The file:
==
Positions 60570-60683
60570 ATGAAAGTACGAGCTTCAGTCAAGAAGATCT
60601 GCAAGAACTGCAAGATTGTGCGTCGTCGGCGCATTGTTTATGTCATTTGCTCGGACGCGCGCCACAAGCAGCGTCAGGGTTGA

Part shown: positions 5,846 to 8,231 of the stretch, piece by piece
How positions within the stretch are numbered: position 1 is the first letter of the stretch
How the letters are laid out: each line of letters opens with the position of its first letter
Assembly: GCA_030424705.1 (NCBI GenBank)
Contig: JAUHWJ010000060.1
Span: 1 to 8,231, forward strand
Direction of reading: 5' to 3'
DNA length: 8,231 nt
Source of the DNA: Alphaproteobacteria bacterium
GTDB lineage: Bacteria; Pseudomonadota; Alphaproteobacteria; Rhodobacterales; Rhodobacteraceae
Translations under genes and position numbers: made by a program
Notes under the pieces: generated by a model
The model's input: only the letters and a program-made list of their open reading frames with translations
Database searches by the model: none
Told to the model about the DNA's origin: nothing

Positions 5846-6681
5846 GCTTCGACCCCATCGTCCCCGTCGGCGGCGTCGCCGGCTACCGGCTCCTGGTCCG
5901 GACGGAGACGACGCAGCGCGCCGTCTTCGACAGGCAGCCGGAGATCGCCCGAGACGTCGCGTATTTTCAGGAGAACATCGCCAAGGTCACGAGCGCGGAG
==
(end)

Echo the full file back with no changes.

Positions 60570-60683
60570 ATGAAAGTACGAGCTTCAGTCAAGAAGATCT
60601 GCAAGAACTGCAAGATTGTGCGTCGTCGGCGCATTGTTTATGTCATTTGCTCGGACGCGCGCCACAAGCAGCGTCAGGGTTGA

Part shown: positions 5,846 to 8,231 of the stretch, piece by piece
How positions within the stretch are numbered: position 1 is the first letter of the stretch
How the letters are laid out: each line of letters opens with the position of its first letter
Assembly: GCA_030424705.1 (NCBI GenBank)
Contig: JAUHWJ010000060.1
Span: 1 to 8,231, forward strand
Direction of reading: 5' to 3'
DNA length: 8,231 nt
Source of the DNA: Alphaproteobacteria bacterium
GTDB lineage: Bacteria; Pseudomonadota; Alphaproteobacteria; Rhodobacterales; Rhodobacteraceae
Translations under genes and position numbers: made by a program
Notes under the pieces: generated by a model
The model's input: only the letters and a program-made list of their open reading frames with translations
Database searches by the model: none
Told to the model about the DNA's origin: nothing

Positions 5846-6681
5846 GCTTCGACCCCATCGTCCCCGTCGGCGGCGTCGCCGGCTACCGGCTCCTGGTCCG
5901 GACGGAGACGACGCAGCGCGCCGTCTTCGACAGGCAGCCGGAGATCGCCCGAGACGTCGCGTATTTTCAGGAGAACATCGCCAAGGTCACGAGCGCGGAG